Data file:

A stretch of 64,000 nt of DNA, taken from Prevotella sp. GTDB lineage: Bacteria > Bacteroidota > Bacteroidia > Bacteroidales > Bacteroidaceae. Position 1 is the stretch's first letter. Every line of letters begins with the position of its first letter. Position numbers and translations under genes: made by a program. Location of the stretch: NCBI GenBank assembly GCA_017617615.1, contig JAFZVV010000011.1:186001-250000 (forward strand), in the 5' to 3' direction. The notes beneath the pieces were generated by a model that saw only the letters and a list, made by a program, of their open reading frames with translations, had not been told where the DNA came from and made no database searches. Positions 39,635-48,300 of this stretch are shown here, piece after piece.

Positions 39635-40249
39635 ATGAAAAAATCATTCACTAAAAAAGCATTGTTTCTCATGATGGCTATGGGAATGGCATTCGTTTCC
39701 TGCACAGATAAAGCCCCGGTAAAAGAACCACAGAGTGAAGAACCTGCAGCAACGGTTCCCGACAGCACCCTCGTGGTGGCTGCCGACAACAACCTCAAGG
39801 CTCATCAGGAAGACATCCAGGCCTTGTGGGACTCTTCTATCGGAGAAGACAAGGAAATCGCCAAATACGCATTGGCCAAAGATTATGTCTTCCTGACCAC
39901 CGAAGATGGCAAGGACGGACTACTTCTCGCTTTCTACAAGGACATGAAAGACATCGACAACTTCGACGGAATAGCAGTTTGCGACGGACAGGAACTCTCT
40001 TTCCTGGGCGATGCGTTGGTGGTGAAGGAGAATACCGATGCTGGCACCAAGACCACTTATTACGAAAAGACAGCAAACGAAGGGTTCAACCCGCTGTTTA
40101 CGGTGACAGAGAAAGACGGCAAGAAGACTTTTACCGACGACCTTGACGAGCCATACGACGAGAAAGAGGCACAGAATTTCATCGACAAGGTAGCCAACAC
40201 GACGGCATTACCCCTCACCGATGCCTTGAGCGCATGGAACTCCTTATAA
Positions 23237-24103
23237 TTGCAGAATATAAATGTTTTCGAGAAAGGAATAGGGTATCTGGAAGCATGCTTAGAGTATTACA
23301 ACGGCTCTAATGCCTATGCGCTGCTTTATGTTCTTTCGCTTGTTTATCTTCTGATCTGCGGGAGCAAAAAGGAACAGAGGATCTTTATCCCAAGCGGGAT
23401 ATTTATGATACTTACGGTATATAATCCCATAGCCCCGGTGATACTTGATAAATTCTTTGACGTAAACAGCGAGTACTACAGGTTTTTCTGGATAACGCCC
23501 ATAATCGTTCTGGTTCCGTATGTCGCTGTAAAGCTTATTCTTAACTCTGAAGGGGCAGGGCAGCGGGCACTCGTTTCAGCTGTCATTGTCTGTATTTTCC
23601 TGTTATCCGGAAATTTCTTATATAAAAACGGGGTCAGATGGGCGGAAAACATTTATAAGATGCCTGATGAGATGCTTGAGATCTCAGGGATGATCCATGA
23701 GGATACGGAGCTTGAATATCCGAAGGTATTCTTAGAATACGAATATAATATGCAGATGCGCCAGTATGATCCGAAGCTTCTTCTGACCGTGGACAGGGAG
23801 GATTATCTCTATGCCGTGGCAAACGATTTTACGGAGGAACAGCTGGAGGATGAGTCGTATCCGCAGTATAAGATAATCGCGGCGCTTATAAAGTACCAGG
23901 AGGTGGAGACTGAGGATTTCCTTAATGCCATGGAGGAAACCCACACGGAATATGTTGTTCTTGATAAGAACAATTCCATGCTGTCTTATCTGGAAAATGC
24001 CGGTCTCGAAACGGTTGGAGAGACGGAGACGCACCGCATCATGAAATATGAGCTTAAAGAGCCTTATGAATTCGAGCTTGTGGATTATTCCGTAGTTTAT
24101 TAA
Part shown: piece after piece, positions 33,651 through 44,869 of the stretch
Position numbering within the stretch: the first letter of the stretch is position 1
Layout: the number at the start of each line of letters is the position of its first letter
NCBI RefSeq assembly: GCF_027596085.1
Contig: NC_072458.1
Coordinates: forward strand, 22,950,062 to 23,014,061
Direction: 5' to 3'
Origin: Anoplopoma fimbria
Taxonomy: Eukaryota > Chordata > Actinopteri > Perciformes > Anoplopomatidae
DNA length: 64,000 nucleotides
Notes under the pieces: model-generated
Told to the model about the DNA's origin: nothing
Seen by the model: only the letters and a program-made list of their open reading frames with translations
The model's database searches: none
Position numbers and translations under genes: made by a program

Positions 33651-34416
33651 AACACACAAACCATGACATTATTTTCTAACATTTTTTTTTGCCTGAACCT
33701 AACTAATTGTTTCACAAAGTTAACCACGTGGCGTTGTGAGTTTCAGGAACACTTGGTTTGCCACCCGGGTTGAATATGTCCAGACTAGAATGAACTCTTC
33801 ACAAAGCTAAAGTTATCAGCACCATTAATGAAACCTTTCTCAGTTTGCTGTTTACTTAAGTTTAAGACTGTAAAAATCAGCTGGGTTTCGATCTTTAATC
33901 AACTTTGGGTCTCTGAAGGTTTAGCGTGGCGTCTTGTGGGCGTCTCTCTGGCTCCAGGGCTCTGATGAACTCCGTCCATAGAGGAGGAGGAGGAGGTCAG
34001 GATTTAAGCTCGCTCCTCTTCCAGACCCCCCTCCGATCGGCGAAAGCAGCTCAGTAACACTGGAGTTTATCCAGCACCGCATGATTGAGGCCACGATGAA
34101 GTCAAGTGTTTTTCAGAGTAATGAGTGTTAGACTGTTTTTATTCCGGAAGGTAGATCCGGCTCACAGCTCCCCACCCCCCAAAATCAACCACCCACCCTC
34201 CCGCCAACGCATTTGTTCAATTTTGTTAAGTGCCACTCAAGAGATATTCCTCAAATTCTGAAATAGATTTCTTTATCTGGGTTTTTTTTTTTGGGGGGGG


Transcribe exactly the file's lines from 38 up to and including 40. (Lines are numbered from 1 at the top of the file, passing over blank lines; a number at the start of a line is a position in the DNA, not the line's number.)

33701 AACTAATTGTTTCACAAAGTTAACCACGTGGCGTTGTGAGTTTCAGGAACACTTGGTTTGCCACCCGGGTTGAATATGTCCAGACTAGAATGAACTCTTC
33801 ACAAAGCTAAAGTTATCAGCACCATTAATGAAACCTTTCTCAGTTTGCTGTTTACTTAAGTTTAAGACTGTAAAAATCAGCTGGGTTTCGATCTTTAATC
33901 AACTTTGGGTCTCTGAAGGTTTAGCGTGGCGTCTTGTGGGCGTCTCTCTGGCTCCAGGGCTCTGATGAACTCCGTCCATAGAGGAGGAGGAGGAGGTCAG